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Almost exactly a century ago, a 26-year-old actress/model/designer named Virginia Rappe attended a wild party in a San Francisco hotel and at one point ended up in a bedroom with comedic film star Fatty Arbuckle. What followed led to what is widely considered to be the nation's first celebrity scandal, writes Michael Schulman in the New Yorker. Rappe fell ill at the party and died days later of a ruptured bladder; one autopsy suggested an "external force" caused the rupture. Arbuckle, 34, was charged with her murder, though he was eventually exonerated after three sensational trials (the first two ended with deadlocked juries). Schulman digs into the lurid details of the case and the major players, though he finds that the truth remains elusive to this day. "The closer you look, the more you become entangled in the minutiae of medical confusion and the wavering recollections of this or that hotel maid."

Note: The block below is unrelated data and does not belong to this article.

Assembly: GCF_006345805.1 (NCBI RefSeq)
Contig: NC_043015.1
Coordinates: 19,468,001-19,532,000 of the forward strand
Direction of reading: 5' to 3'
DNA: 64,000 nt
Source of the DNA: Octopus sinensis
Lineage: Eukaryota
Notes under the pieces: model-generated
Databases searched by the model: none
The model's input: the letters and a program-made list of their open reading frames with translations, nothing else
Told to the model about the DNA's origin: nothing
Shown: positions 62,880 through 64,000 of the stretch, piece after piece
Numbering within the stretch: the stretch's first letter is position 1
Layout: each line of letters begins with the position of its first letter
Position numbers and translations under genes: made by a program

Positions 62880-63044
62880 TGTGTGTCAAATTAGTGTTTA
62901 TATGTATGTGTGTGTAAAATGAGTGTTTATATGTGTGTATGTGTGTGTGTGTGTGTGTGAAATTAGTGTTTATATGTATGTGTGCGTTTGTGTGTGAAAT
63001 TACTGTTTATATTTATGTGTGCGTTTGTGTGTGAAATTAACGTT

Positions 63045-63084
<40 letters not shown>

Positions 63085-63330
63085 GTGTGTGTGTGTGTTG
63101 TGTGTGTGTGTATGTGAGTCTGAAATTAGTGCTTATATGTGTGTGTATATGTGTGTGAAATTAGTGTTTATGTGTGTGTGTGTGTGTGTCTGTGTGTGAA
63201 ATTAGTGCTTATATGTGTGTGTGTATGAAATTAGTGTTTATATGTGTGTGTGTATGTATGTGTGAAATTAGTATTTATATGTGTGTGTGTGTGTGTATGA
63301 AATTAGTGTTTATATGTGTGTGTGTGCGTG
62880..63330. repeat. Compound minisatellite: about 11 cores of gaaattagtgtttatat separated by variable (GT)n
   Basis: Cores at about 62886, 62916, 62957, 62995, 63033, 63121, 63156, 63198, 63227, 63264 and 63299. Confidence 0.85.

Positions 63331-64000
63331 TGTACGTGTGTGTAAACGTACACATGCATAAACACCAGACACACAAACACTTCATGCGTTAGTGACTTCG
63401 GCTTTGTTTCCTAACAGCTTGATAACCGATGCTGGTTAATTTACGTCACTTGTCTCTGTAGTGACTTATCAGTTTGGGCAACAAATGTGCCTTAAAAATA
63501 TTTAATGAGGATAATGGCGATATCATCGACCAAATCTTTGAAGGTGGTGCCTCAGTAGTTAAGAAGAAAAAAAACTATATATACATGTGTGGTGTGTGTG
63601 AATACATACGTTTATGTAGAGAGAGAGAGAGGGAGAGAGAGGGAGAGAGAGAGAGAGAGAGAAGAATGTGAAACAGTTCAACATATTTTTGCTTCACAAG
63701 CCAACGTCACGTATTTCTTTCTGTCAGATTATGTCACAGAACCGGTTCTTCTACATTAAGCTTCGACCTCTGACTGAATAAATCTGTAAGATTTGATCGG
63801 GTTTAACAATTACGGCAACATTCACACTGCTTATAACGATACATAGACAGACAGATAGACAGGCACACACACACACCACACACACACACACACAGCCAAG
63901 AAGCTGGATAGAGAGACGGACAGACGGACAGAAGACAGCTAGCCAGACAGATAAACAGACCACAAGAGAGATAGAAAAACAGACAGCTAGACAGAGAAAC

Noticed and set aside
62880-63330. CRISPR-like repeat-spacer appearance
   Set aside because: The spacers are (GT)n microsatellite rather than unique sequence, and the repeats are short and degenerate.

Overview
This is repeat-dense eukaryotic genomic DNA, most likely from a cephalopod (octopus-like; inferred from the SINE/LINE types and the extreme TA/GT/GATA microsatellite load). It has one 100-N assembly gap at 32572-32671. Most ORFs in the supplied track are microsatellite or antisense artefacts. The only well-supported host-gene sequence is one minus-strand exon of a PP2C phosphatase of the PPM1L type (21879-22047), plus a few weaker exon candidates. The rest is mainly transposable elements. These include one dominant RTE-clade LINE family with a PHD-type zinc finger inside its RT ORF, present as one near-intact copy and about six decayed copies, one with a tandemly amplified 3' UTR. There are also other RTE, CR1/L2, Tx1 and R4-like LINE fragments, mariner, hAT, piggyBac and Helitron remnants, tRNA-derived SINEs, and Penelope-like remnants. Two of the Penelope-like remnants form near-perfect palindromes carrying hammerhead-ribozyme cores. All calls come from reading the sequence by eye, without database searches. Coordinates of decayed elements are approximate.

Equally interesting was the fallout. Hollywood was just coming into its own as a powerful force, and it decided to police itself in the wake of the scandal. Thus came the studio-funded "Hays Office," run by Will H. Hays, to enforce morality on the screen and in the public personas of movie stars—even if sexual abuse went on behind closed doors. In this self-policing, Schulman draws a parallel to modern times, not in Hollywood but in Silicon Valley. "Social media is roughly as old as the film industry was then, and is also on the receiving end of a public backlash." As Hollywood did then, titans such as Facebook and Twitter are trying to self-police to ward off lawmakers. The story explores these parallels, though the focus is mostly on the Arbuckle case, including the actor's (mostly unsuccessful) comeback attempts before a fatal heart attack at 46. (Read it in full here.)
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